You may have heard that he didn't exactly cover himself in glory on that series, but he can console himself with the fact that, as is perhaps predictable, he's now selling out bigger rooms as a result. His previous tours have tended to be great, so has he ensured his first show after his big mainstream breakthrough is his best one yet?
Well, the written material here is nearly all high quality: this tour is called Organised Fun and it's tightly themed around, well, organised fun. Maybe to its own detriment. A section recalling an attempt to recreate TV series The Traitors is only passable, and that's speaking as someone who loved the hit BBC show - you do wonder what the non-fans in the room are making of it.
Elsewhere, what remains of the storytelling and audience-chit chat segments are fun and rewarding (one particular climactic punchline about J.K. Rowling falls flat here in Blackheath. No fault of Ivo's: it's an amazing way to end a section). The only problem is that there isn't enough remaining: a large proportion of the show is given over to actual organised fun: in this instance various parlour games Ivo plays with the audience. He's put thought into it and - as a result - they sometimes yield comedy magic, but at other times they just feel like plain old filler. He's inarguably got the charm and off-the-cuff skill to get away with it, but still, you're used to a higher class of show from this particular comic.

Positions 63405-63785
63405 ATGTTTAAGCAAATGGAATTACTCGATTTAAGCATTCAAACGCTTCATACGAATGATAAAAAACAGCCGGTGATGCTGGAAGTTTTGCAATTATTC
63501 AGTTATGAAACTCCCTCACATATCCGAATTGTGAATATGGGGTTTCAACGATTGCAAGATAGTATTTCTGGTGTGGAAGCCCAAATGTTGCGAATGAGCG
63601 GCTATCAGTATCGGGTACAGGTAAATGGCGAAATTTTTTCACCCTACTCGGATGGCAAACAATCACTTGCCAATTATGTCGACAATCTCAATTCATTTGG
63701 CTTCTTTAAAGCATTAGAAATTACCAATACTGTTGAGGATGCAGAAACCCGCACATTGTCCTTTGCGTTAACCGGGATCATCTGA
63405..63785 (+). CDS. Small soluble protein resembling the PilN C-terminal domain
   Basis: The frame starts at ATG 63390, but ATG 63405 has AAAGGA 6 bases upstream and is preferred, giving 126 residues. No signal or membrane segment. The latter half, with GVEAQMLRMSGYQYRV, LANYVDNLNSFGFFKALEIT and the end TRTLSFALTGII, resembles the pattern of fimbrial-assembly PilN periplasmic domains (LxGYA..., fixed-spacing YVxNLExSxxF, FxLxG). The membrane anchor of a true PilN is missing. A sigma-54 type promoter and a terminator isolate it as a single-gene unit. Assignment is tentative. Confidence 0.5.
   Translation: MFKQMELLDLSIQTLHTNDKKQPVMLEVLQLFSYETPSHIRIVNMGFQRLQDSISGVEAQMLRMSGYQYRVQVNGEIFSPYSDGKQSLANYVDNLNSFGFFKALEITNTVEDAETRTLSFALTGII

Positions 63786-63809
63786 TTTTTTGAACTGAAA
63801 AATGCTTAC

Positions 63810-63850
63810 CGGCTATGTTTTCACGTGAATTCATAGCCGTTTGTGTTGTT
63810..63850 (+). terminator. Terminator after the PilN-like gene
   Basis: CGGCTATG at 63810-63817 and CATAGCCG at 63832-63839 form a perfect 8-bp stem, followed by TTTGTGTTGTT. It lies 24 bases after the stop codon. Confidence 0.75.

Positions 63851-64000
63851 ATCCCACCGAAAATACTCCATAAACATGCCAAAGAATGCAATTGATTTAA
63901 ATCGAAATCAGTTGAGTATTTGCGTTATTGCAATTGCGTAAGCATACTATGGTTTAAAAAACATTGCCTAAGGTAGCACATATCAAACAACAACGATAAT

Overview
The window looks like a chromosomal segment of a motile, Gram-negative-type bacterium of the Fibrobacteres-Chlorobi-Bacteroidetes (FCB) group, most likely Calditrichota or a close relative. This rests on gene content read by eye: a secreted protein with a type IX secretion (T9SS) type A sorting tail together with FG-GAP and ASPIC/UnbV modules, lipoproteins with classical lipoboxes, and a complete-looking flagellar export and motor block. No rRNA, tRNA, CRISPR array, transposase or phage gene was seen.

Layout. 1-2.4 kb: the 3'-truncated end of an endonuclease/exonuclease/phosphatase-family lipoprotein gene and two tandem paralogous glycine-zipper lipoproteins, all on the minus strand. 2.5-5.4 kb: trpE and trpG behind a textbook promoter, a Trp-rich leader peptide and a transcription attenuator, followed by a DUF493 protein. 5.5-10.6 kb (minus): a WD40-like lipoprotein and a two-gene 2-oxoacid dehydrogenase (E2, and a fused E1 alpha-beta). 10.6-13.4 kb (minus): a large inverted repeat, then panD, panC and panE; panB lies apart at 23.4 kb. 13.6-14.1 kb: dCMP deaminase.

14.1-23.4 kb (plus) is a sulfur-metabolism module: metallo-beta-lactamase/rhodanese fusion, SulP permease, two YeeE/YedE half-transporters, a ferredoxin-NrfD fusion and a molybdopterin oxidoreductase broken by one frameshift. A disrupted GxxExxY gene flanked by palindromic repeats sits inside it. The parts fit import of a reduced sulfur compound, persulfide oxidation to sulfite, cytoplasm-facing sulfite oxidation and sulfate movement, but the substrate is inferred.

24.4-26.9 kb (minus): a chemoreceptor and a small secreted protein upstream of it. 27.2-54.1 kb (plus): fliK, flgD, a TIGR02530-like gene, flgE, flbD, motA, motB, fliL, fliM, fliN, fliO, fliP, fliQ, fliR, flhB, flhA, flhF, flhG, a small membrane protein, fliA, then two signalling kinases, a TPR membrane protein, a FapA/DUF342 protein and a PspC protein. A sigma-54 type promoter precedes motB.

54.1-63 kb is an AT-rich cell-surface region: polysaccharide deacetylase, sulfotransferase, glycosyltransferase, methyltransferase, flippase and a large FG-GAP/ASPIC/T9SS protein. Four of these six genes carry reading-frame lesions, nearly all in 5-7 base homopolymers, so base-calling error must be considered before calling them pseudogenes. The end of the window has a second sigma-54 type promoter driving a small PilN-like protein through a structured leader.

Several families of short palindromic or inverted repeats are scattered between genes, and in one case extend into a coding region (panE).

Leila Navabi explains, in their show Composition, how they only tried stand-up for the first time mid-pandemic. Clearly it all went pretty well, as they then brought their debut hour to the Edinburgh Fringe this year.
In stand-up terms, that's no time at all. Unfortunately, it does show: Navabi is not yet a completely free-flowing natural on stage.
That will come. But it does leave you wondering how much hype/critical acclaim could've been shone in the direction of this show had Navabi waited another couple of years before debuting Composition (not that every artist in the world should be prioritising the attention of critics and awards. What a boring world that would be). Still, there's enough clever moments in this show to make it recommendable regardless (look out for jokes about Zayn Malik, nepo babies and Sajid Javid), and Navabi will deservedly start building up a fanbase from it.
Also a 2023 newcomer is Paddy Young. He paints himself as a Northerner now navigating London life, and in particular, flatshares. He's not come down here to lambast the capital though: if anything, he's finding ways to cleverly flatter his Soho audience.
It's difficult not to think of Young as a stand-out new talent: everything here suggests a pretty unique, slightly unusual comic mind, yet one that would go down very well on Live At The Apollo. When his highly-skilled crowd interactions arrive, then, they end up turning a lovely gig into something more in the vicinity of comedy gold dust. He's touring this fantastic hour in the new year.